“Water to the Angels: William Mulholland, His Monumental Aqueduct, and the Rise of Los Angeles,” by Les Standiford. Ecco. 336 pages. Hardcover $28.99.
Can statistics be exciting? In the case of Les Standiford’s energetic presentation of this enormous undertaking, the quantitative facts are essential and astounding. The goal was simple: to find a way for a small desert town to flourish. The lack of an adequate water supply circumscribed that possibility. William Mulholland had the vision, a vision many doubted and quite a few mocked.
He designed an aqueduct system to bring copious amounts of fresh water from 223 miles away via the power of gravity. Through landscapes often beautiful, but remote and stubbornly resistant to conventional reshaping methods, crews working under Mulholland’s leadership reshaped the flow of rivers, built conduits above and below ground, and established a network of dams incrementally taking the water from higher to lower levels.
Before the aqueduct could be built, an infrastructure for transportation; electricity; and the housing, nourishment, and medical care for countless workers was needed. Much of this construction was through a mountainous region, and unique equipment had to be invented and fashioned to solve engineering problems never before faced.
William Mulholland, a self-taught Irish immigrant, was up to the task that took six years and cost $23 million dollars. How did the fellow find himself in the position to do this job? To what extent did his colossal, confident, and forthright personality predict the course and eventual outcome of this venture? These are among the questions that Les Standiford answers in a book that is at once biography, history, and science.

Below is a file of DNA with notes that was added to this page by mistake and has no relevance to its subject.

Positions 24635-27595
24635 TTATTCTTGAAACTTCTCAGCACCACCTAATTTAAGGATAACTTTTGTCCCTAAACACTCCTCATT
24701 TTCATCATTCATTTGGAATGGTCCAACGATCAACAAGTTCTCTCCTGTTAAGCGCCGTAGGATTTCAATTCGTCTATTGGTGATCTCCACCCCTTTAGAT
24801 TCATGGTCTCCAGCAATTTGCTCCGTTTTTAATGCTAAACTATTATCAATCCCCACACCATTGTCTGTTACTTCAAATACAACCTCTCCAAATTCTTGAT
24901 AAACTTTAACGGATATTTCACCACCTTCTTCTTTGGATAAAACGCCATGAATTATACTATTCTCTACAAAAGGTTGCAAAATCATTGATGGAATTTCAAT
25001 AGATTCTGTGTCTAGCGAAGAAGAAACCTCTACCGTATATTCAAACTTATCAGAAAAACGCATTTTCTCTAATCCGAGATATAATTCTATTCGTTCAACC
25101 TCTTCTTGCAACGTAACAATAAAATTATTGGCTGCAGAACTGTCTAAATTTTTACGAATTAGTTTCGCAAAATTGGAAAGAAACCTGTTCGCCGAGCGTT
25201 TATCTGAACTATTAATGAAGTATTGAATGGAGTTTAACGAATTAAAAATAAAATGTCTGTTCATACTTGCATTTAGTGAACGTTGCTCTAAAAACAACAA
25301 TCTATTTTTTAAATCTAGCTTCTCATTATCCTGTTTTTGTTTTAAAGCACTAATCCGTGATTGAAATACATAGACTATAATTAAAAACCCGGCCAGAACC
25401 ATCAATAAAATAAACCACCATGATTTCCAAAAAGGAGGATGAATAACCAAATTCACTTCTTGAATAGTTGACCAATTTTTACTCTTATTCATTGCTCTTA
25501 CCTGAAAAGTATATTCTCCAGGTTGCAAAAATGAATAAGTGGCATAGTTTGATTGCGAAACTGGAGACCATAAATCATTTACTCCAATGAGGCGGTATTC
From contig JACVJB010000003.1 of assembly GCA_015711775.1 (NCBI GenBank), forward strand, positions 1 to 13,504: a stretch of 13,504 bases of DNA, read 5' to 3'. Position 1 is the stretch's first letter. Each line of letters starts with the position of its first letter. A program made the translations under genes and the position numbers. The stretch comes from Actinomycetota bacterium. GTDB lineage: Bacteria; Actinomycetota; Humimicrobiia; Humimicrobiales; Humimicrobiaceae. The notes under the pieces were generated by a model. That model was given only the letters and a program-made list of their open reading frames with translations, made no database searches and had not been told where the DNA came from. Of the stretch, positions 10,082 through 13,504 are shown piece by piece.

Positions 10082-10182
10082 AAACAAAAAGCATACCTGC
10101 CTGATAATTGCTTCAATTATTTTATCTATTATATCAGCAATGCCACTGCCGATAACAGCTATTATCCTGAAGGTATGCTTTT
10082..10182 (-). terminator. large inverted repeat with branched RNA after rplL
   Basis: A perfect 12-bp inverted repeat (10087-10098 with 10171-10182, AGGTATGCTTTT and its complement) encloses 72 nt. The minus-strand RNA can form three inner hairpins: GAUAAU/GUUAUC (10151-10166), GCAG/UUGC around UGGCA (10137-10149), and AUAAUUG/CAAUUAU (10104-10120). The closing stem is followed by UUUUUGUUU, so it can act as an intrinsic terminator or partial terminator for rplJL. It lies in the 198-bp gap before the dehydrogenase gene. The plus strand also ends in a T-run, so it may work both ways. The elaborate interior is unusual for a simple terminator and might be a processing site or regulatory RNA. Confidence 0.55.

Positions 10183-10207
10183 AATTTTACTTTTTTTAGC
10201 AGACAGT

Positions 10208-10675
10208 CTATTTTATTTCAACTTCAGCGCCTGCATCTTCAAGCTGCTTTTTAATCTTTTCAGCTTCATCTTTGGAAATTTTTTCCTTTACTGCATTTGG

Such projects need to be sold. Where does the money come from? What vested interests have to be satisfied? What kind of water and property rights need to be obtained? Mr. Standiford clarifies the economic and political issues, which are also enormous in scale. Indeed, often these issues threatened to cripple the endeavor.
Such gigantic undertakings are a bet on the future. For Los Angelinos, the bet paid off big – if you think immensity is desirable. Fresh water became more plentiful and less expensive, making all kinds of expansion possible. Confidence in the future of Los Angeles brought plenty of investment capital. Transforming waterpower into electric power helped to sell and sustain the aqueduct system.
Though people in the northern communities affected by the aqueduct construction often complained about the project’s negative impact on their property values, it is likely that some of those communities gained substantial benefits. The project, and the enhanced water and electric power system, was and is an employer. Mr. Standiford provides a fine analysis of the pros and cons, sorting out the claims, the facts, and the rumors. . . .
To read the entire review, as it appears in the April 1, 2015 issue of the Fort Myers Florida Weekly and the April 2 Naples, and Bonita Springs editions, click here Florida Weekly – Water to the Angels